At the beginning of Janie’s journey, she is taken from her beginnings of learning about herself. The symbol of the pear tree and her budding sexuality are so important but they are stifled, suffocated and destroyed. Her grandmother is thinking she is helping Janie by having her marry Logan, this is in a time different from now where being content and happy meant he did not beat her too much and she had an “okay” life, which Janie discovers is a meaningless life. Her budding sexuality was taken away by her grandmother’s concern for her just as it started to bloom, “On a late afternoon Nanny had called her to come inside the house because she spied Janie letting Johnny Taylor kiss her over the fence at the gatepost” (Hurston 10) is a scene where Janie’s sexuality is stifled. The pear tree of budding sexuality described as “snowy virginity of bloom” (page 10) gets taken from her. This scene is absolutely a starting point for things going downhill for Janie only ten pages into the novel. Society is telling her that her own curiosities are to be ignored and she is to marry and “learn how to love”. This is one event in the book that disjoints Janie’s mindset and develops in her a hatred for her grandma that Janie discusses way later in the novel.   When Janie discovers she will not “learn to love” (Huston 12) Logan and the twisted things she was told about love turn out to be wrong, she does demonstrate some agency when Logan belittles her work in the house and demands she does work outside on p. 31. At this point in the novel Janie defends herself by saying her work does count. It is deeply sad seeing Janie hope that the love between her and Logan will just somehow develop, when it is clear through Logan’s actions that is not the case. Logan does not physically abuse her, but leaves emotional scars that cause her to cling to Joe Starks. There is a point where one feels sympathy for Janie but also realizes her agency at this point in the novel is limited because she belongs to Logan like property and he takes that expression quite literally by wanting her to behave like a mule, which is part of the emotional abuse. The mule imagery is overlapped into her interaction with Joe. Unfortunately, the mule symbolizes how women are viewed and how they are to actually push the load for the male. This quote encompasses it quite well, “So de white man throw down de load and tell de nigger man tuh pick it up. He pick it up because he have to, but he don’t tote it. He hand it to his womenfolks. De nigger woman is de mule ud de world so fur as Ah can see” (Hurston 44). This quote by Nanny examines that the white man is at the top of the hierarchy and black men attempt to compensate for that by lowering the black women and giving her that burden of suffering at the bottom. It is sickening but this mule imaginary is something that Janie does challenge and ultimately when Logan leaves to get the mule she discovers her future husband Joe Starks. She runs away, but clearly with the first husband she does not have agency or much of a voice and we will see that steadily decline.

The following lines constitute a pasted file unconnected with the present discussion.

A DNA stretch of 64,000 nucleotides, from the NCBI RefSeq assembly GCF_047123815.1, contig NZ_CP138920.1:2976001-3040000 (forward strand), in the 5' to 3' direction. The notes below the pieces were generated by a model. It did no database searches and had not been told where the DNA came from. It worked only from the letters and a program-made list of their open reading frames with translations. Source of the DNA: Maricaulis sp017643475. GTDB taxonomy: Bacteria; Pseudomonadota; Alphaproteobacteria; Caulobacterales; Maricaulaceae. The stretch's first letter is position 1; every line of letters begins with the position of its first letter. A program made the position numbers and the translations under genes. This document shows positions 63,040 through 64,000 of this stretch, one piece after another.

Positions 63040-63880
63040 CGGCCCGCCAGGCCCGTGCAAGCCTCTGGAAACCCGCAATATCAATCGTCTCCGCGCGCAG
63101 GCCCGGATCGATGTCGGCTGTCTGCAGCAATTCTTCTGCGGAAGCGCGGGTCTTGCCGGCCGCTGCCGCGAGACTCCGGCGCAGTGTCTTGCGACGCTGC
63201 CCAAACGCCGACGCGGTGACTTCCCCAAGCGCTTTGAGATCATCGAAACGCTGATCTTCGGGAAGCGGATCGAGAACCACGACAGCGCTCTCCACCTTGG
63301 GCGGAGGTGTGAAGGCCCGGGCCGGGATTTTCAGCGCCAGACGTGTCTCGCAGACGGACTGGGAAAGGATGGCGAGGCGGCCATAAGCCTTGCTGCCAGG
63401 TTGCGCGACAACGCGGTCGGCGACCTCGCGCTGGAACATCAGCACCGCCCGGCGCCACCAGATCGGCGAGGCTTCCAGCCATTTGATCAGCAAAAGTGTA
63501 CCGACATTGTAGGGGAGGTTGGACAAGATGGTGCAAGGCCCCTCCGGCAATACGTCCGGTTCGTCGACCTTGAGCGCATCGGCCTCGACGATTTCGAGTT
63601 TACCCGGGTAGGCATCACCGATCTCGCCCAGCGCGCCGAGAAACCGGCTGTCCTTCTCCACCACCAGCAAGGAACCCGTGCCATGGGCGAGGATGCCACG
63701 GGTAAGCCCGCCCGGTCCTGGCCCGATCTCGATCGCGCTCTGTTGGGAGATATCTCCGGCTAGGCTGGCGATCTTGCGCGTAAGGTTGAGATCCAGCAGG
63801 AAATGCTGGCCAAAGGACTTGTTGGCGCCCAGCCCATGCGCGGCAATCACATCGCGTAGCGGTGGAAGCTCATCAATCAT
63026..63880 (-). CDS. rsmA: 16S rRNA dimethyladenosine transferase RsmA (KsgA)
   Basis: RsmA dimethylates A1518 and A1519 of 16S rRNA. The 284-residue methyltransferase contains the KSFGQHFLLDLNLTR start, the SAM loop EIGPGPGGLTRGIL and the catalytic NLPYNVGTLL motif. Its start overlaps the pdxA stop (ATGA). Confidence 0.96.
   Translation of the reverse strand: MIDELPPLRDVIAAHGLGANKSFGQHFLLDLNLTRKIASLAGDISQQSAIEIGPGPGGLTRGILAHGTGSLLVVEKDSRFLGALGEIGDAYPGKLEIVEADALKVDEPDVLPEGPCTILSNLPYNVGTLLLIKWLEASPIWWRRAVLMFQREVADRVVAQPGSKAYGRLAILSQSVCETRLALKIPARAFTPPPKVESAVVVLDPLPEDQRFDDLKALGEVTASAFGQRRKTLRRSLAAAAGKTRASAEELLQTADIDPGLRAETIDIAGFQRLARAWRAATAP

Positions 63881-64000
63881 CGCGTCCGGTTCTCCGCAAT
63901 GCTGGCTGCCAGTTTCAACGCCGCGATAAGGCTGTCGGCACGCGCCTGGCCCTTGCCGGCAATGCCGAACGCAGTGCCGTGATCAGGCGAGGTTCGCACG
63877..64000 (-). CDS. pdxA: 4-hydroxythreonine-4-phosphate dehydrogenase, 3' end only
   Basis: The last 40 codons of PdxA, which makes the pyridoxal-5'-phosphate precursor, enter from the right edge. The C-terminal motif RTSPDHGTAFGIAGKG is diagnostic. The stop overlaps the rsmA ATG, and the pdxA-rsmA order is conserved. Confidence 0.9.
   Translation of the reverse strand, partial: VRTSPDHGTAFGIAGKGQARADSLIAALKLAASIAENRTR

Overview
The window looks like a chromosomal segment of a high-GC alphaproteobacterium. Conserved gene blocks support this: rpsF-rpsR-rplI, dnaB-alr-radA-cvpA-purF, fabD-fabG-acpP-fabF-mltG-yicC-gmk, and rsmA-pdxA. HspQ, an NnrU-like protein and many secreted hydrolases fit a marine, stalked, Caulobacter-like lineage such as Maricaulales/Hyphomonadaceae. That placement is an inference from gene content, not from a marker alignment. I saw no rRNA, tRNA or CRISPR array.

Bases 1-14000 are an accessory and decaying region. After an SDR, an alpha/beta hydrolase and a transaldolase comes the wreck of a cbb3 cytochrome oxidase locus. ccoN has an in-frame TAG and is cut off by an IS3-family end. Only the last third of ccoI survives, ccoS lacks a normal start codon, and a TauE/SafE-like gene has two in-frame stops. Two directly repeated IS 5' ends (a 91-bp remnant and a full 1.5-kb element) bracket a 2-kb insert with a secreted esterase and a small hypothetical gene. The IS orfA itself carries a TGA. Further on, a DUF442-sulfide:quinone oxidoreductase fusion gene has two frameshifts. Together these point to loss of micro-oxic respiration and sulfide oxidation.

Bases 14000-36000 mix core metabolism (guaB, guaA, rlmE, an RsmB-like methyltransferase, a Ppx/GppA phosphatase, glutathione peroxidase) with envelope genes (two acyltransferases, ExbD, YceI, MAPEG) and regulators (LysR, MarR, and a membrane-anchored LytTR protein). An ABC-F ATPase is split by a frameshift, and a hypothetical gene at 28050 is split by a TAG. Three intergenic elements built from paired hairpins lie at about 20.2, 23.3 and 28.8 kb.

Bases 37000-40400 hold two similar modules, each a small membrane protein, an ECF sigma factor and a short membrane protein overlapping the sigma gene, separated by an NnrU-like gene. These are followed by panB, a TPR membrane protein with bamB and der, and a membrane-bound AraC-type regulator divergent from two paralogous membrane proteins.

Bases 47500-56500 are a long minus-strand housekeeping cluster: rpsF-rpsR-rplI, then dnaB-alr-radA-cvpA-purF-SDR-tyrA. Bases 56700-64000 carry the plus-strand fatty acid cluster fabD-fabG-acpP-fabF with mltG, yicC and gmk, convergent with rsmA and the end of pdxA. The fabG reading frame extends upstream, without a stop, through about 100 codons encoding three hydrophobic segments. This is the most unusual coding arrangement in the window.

That moment where Janie escapes Logan was a point in the novel where one hopes a shift has been made. Janie realizes that Logan is wretched but also finds an escape in the form of Joe Starks. She takes a step to get out of an impossible situation by leaving with someone who she obviously believes is a better option than Logan and who can possibly offer a better life. However, as Joe becomes mayor her sense of self is diminished to “Miss Mayor” (Hurston 43) and it is troubling how yet again she is in difficult circumstances. Could she have foreseen how much she would have suffered – no but she does little about it. The worst part of this particular selection when Janie is with Joe is the level of control over her Joe gains and she cannot even speak, and her grand speech is just too little too late. He already beats her over a bad meal and constantly tells her where her place is.  There were steps she could have taken that she did not, such as simply leaving the situation that made her miserable and this is because she sees superiority, a whiteness about him something that she perhaps hopes will give her a leg up in the world. There is a key part where Joe passes away and her mourning for him is an act. It is a pondering as to why this act was necessary and it does not say good things about Janie that she “starches her face” (Hurston 88).  She decides to pretend she loved him and to look like she is mourning when actually she does not have to do any of that. That is a place where she could have used her small voice, made a grand speech that would have had a gigantic impact, and she chose to do something that was not beneficial for her at all. It is a part of her we have not seen but a strange way to use her “voice” which we are going to see diminish even more.